New Year 2011
I had an encounter with a journalist of a major Belgian newspaper recently. The newspaper predominantly published very negatively on church and religion in the past months. I asked him why they never publish stories about the good things that spirituality and religion bring in the lives of people. His answer was simple: “Because that is no news. And those stories tend to become too woolly.” Yet, as chaplains and people concerned with spiritual care, we witness so many stories that bring good news (and are not woolly but very real!). We see caregivers who do more than what they are paid for, volunteers who give their time and love, patients witnessing of faith in their healing and future, families supporting each other and being faithful in care. Often this is inspired by their spirituality. There is plenty of good news in our professional world!
As we celebrated Hanukah, Ashura, Christmas, the New Year and Epiphany in the past weeks, we also celebrated good news: words and dreams of hope and love. Revelations that inspire us to do good and care, that bring us closer to God and to our fellow human beings and deepen our spirituality. It is my sincere hope that those feasts were special to you.
The New Year has begun. There are new steps to be taken in the European Network of Health Care Chaplaincy. We will keep you updated and ask for your opinion. Meanwhile our Dutch members are already planning ahead for 2012, thinking of Amsterdam as the next place to meet. The committee will meet in June 2011 in Utrecht to check out the plans and to follow up on your suggestions. I look forward to getting back on that with you. Finally, I would like to wish you and your loved ones a blessed new year! May it bring you many good things on a personal, spiritual and professional level. I would like to conclude with a challenging quotation about our profession, taken out of an unpublished article by Robert Mundle. Robert is a chaplain in the Toronto Rehabilitation Institute. The article is called “Prophetic Pastoral Care and the Refashioning of Identity in Hospital Chaplaincy”. It will be published later this year in a book called “Prophetic Witness in World Christianities . Rethinking Pastoral Care and Counseling”.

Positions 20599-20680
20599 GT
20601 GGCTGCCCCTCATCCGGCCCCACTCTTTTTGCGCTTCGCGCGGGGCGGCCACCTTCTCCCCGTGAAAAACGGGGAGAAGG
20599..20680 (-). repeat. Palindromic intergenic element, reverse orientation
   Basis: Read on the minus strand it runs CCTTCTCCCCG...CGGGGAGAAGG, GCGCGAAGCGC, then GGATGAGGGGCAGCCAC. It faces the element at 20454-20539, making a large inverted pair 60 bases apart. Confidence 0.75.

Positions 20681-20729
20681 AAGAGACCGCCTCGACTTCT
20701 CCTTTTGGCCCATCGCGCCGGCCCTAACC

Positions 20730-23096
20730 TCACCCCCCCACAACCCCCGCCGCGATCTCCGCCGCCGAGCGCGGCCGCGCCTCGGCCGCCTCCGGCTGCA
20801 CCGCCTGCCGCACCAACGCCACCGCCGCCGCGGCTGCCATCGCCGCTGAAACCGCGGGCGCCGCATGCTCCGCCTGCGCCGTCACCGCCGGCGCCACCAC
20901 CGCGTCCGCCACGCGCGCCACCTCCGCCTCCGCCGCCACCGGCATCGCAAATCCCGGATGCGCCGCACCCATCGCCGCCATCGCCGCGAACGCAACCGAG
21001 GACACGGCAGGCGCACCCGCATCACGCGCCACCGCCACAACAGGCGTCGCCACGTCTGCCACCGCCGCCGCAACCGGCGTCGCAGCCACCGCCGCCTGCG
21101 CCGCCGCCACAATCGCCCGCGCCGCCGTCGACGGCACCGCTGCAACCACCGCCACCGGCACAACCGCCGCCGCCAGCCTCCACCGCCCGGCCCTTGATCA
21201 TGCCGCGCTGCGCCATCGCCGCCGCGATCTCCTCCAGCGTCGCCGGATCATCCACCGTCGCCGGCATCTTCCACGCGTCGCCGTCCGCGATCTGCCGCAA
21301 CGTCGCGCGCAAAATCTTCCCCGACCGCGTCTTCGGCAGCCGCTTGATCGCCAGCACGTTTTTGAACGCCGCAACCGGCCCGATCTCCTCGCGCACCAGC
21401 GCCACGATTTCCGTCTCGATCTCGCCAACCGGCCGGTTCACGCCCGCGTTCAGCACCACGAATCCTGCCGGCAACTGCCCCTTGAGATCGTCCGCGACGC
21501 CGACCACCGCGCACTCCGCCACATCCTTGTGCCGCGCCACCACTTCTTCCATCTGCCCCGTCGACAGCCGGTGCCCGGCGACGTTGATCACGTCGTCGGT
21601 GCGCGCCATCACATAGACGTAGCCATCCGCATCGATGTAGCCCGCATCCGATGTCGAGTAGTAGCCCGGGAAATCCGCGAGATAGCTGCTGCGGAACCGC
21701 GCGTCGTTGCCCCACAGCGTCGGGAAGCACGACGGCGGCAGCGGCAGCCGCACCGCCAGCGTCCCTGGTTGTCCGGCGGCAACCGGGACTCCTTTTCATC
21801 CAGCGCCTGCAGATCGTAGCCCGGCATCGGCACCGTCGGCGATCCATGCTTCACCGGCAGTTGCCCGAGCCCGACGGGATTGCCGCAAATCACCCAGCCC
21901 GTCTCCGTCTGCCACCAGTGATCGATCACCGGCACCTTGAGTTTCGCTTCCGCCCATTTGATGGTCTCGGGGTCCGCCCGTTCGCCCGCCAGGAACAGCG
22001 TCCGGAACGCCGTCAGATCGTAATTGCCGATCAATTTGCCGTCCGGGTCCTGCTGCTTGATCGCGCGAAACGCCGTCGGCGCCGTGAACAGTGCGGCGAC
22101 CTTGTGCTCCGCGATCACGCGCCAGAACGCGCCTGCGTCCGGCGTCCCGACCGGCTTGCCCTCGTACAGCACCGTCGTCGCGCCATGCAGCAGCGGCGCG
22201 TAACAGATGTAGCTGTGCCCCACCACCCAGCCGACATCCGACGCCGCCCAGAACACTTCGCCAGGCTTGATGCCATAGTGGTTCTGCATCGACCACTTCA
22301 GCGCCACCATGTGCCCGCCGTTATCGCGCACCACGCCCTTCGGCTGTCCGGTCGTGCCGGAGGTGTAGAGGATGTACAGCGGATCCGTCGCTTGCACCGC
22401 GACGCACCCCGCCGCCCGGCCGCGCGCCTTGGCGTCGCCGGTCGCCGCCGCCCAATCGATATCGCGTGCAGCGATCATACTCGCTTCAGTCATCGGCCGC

“Therefore, chaplains can contribute much more ambitiously to healthcare teams. To do so they must embrace the ambiguity of their split professional identities and the essential insecurity that characterizes the history of pastoral care. They also require more transparency, accountability, and a much bolder affirmative vision for the future of pastoral care. No doubt this is a daunting task.
Yet I think there are at least three steps to a bolder vision for the future of pastoral care. The first step is to expand the ethnography of hospital chaplaincy. At its heart pastoral care is a reflective practice and I think chaplains can investigate further and describe in more detail what it is like. The second step is to raise the profile of hospital chaplains in the medical literature so that chaplaincy is no longer seen as an absent profession. And the third step is to think more ambitiously, and dare I say even prophetically, of chaplaincy as social action that contributes to the broader paradigms of political and public theologies.”
(Robert G. Mundle)
That doesn’t sound too bad as an agenda for the New Year!
All my best wishes
Coordinator of ENHCC